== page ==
In these difficult times in which the notions or values of transnationality and universal citizenship are being questioned, cooperation between countries becomes even more meaningful – the exchange of experiences, technical and managerial knowledge established within the framework of technical cooperation projects like ours works both ways. Both ways because it not only works in favour of the beneficiary country, but is also enriching for the implementing country. Therefore, in adverse circumstances, international cooperation offers a unique chance to exchange solutions to problems that affect us all.

    What is the current situation in Albania? And that of the project?

    Although there were infections, the effects of the disease in Albania were less widespread than those of Western Europe. The country has worked to reactivate its activity and economy, and the measures taken have been gradually lifted, but naturally with the adoption of the necessary precautions.

    Regarding the project, the parties involved have agreed on a two-month extension, which is approximately the time for which the activities have been suspended, to allow the completion of what had been planned.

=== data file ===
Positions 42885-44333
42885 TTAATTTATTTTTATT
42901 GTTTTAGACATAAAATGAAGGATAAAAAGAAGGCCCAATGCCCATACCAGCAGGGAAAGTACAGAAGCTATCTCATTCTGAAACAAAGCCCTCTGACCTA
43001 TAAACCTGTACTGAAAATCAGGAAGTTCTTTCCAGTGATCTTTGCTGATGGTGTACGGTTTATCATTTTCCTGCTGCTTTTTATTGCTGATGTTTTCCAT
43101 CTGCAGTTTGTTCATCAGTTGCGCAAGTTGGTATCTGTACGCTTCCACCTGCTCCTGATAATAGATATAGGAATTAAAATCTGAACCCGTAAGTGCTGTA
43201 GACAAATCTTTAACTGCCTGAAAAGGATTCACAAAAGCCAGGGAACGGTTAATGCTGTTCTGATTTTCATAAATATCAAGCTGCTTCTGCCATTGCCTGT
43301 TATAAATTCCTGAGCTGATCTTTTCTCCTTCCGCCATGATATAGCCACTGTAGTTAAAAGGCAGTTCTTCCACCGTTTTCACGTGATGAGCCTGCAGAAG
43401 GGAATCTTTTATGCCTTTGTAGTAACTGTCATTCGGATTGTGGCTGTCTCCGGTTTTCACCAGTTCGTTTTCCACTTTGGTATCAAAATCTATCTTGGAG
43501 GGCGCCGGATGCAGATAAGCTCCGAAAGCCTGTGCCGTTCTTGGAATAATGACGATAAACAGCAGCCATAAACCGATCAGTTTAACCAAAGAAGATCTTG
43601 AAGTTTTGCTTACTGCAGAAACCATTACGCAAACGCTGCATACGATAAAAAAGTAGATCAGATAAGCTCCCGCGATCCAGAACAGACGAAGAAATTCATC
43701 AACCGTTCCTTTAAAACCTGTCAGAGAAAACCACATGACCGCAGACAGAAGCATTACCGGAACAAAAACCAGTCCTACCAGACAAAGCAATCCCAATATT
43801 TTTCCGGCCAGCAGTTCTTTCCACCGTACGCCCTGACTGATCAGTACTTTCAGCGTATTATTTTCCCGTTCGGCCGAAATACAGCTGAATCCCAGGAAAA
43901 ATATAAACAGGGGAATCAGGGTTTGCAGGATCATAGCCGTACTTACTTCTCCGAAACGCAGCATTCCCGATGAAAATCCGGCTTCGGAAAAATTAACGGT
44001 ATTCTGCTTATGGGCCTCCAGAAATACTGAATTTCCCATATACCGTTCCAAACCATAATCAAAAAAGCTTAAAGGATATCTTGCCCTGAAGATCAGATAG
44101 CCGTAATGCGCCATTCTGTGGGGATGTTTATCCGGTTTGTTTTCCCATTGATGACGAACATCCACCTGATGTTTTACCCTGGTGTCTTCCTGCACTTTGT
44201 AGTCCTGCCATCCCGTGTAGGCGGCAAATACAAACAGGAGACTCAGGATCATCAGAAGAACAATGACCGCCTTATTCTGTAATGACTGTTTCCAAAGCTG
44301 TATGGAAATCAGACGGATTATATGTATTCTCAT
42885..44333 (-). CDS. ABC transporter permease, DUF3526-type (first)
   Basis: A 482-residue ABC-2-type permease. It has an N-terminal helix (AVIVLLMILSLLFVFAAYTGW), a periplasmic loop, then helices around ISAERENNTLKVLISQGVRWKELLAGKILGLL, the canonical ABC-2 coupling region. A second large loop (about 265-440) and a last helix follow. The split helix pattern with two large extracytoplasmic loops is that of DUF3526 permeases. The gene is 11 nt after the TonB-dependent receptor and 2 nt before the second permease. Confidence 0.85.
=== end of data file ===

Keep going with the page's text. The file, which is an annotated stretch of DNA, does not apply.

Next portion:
How has the relationship with the FIIAPP been at this difficult time?

    Since the beginning of this crisis, there has been constant concern and coordination from the FIIAPP, firstly, to guarantee the safety of those of us abroad and secondly to ensure the continuity of the projects, given the importance of cooperation for the parties involved, as I have said before.

    Once the parties to the project agreed on the resumption of on-line activities, the support of the FIIAPP, by making the Moodle platform available to the project, was decisive to guarantee optimal results, as well as the technical support and collaboration of the Department of Knowledge Management responsible for it.

    The commencement of activities in e-learning format would certainly not have been possible without the support and intervention of Knowledge Management, which loaded the didactic content onto the platform.

    Despite everything negative that the pandemic has brought, is there anything positive that you can draw from the situation?

    Unfortunately, I feel unable to draw any positive consequences from the whole situation. Perhaps, after a time and with some hindsight, it might be possible to make a constructive reflection on all this, not limited to the repetition of clichés and stock phrases.